San Francisco releases updated gentrification metric

San Francisco’s Controller released the city’s annual Street & Sidewalks Maintenance Standards last week. It covers the general state and upkeep of commercial and residential sidewalks, everything from graffiti to illegal dumping to human waste to needles.

Every map in this report highlights the northeastern quarter of the city, where a majority of the last decade’s gentrification has taken place. D6 and surrounding areas are tech’s playground and it’s no coincidence at all that those are the areas standing out most in every map. So many people in SOMA were barely hanging on before the Twitter tax break. Mid-Market hadn’t been a residential destination of choice for some time. It was a place for people out of choices and chances, attempting to stave off oblivion as long as possible. Once tech disrupted/decimated the services those vulnerable people relied on and forcibly removed them from what safe spaces they had, they literally had no one to turn to and nowhere else to go.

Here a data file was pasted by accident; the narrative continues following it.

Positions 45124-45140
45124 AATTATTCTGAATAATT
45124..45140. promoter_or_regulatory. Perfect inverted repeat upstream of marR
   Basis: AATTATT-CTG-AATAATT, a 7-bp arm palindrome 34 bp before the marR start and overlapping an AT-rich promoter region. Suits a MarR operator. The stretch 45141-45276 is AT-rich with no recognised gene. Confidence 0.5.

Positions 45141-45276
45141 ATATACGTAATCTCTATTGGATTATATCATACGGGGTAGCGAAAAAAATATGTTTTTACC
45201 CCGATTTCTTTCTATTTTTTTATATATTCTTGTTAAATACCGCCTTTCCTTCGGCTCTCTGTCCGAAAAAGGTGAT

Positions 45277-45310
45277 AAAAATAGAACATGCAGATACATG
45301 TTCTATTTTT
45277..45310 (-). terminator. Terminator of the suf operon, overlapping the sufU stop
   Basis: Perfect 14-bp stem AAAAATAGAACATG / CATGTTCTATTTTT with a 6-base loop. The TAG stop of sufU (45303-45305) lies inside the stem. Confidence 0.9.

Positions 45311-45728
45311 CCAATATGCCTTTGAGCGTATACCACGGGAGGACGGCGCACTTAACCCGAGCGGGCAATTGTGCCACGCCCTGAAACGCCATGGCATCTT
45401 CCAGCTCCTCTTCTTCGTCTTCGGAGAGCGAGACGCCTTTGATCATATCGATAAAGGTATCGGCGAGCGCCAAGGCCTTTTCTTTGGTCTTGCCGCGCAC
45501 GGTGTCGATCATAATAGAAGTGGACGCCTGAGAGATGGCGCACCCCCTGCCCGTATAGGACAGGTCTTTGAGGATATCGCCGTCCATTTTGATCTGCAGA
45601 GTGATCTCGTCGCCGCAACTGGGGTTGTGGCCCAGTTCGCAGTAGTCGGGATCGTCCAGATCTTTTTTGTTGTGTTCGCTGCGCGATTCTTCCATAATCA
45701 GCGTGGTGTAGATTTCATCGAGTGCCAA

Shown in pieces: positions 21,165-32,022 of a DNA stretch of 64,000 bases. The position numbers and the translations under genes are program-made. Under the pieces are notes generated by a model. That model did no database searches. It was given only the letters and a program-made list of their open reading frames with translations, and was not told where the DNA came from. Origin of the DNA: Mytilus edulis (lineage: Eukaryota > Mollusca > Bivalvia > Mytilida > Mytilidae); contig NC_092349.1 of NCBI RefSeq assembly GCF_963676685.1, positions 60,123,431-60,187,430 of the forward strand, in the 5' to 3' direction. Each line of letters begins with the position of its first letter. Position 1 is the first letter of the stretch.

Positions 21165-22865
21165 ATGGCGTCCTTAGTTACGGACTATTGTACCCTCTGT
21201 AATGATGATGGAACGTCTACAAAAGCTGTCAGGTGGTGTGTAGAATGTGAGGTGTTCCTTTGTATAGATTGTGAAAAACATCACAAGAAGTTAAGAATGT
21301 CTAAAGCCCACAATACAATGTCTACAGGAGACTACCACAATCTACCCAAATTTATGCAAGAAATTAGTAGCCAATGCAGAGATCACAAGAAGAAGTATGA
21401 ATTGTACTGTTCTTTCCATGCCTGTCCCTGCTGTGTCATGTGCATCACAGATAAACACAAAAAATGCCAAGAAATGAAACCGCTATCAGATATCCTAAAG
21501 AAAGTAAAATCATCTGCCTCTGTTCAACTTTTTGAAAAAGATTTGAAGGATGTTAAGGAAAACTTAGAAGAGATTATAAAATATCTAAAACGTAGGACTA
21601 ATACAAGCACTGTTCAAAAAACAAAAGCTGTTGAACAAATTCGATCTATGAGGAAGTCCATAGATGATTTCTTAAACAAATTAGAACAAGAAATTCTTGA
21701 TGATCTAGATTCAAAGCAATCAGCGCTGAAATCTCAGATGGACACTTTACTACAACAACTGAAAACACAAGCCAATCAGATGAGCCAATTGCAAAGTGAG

This is business as usual for tech. When it swarmed into SOMA, tech saw these vulnerable people as nothing but dust and cobwebs in a long-vacant building, inconveniences to be swept away to make way for tech’s splendor. As they did in SOMA, so have they done in every other neighborhood they’ve desired. The Mission, Potrero, the Fillmore, the Tenderloin and more. Move into long-neglected neighborhoods, evict and demolish, rebuild to please rich white techies and then take credit for “revitalizing” an area that had been purposely suppressed. And all those vulnerable people evicted and denied access to services? They’re violently herded from sight by police and private security, and used as livestock by the NPIC as reason for their relentless fundraising.

This report is an extension of much of this. A running tab of quality-of-life complaints made by privileged people who refuse to recognize anyone’s humanity but their own.

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